A county-by-county breakdown of NFL fandom across the United States, or: nowhere is home for a Jets fan.
Music Machinery presents a map of each U.S. state's most distinct favorite band or recording artist, as well as an app for playing with the data.
Here you will find one of the greatest historical atlases: Charles O. Paullin and John K. Wright's Atlas of the Historical Geography of the United States, first published in 1932. This digital edition reproduces all of the atlas's nearly 700 maps. Many of these beautiful maps are enhanced here in ways impossible in print, animated to show change over time or made clickable to view the underlying data—remarkable maps produced eight decades ago with the functionality of the twenty-first century.
"There’s never been an America, but rather several Americas—each a distinct nation. There are eleven nations today. Each looks at violence, as well as everything else, in its own way." " [more inside]
"Isarithmic maps are essentially topographic or contour maps, wherein a third variable is represented in two dimensions by color, or by contour lines, indicating gradations. I had never seen such a map depicting political data — certainly not election returns, and thus sought to create them".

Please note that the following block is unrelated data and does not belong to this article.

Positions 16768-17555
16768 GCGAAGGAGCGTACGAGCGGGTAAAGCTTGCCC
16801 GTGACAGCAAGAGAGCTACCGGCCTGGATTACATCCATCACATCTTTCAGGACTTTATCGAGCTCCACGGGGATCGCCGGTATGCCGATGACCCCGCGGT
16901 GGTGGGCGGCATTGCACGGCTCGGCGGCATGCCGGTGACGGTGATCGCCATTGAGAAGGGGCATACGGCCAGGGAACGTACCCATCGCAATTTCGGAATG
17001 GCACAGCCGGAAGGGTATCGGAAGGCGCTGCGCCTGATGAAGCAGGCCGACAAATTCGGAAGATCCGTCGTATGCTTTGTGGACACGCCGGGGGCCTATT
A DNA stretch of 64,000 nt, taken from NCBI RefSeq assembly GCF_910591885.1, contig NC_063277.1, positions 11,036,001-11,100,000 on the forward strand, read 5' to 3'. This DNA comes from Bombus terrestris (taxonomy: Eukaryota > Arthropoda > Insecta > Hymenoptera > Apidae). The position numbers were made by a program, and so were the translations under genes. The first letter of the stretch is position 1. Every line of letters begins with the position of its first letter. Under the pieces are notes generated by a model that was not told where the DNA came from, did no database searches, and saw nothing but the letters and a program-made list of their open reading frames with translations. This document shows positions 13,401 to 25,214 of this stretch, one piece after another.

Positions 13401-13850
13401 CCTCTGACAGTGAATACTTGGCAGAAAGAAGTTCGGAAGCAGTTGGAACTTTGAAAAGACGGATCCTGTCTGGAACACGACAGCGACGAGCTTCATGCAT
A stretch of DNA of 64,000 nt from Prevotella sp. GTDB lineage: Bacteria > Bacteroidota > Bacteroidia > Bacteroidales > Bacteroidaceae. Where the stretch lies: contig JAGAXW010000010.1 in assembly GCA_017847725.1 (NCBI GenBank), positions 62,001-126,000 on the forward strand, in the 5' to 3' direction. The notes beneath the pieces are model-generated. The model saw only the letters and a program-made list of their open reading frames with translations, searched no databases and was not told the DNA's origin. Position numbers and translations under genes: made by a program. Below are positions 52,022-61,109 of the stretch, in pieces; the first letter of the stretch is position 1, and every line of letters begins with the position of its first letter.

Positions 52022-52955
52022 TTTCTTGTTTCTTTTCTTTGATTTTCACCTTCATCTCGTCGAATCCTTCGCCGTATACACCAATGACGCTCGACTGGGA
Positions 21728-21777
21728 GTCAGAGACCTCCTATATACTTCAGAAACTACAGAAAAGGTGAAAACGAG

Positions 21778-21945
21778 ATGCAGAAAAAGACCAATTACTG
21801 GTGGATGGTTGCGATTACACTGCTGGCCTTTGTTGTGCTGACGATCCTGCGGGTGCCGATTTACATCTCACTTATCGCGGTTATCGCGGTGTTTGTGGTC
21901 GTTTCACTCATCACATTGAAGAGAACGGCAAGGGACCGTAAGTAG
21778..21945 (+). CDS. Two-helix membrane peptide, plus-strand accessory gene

Europe according to... is a project to map stereotypes of European countries according to other countries and groups of people. [more inside]
NPR looks at American States That Might Have Been You've probably heard of the proposed Mormon state of Deseret, but have you heard of Nickajack? What about Absaroka, the 49th state? I bet you forgot about Forgottonia. The author of Lost States has a blog.
'Cinematic maps' of American elections a project from the Digital Scholarship Lab at the University of Richmond [more inside]
Civil War Maps The Library of Congress just published an online collection of approximately 2,240 Civil War maps, with information about the collection and a History of Mapping the Civil War.
Ancestry Maps from the 1990 census: Which states have the highest percentage of people of Danish ancestry? Greek? Hispanic? Who (perhaps) doesn't realize that we almost all came here from somewhere else? Using the data provided on 1990 Census question 13, which asked respondents to identify the ancestry groups with which they identified most closely, the State of Minnesota provides us with these nifty Ancestry maps. More info here on 'the ancestry question' from the US Census Bureau. link via ::crabwalk.com::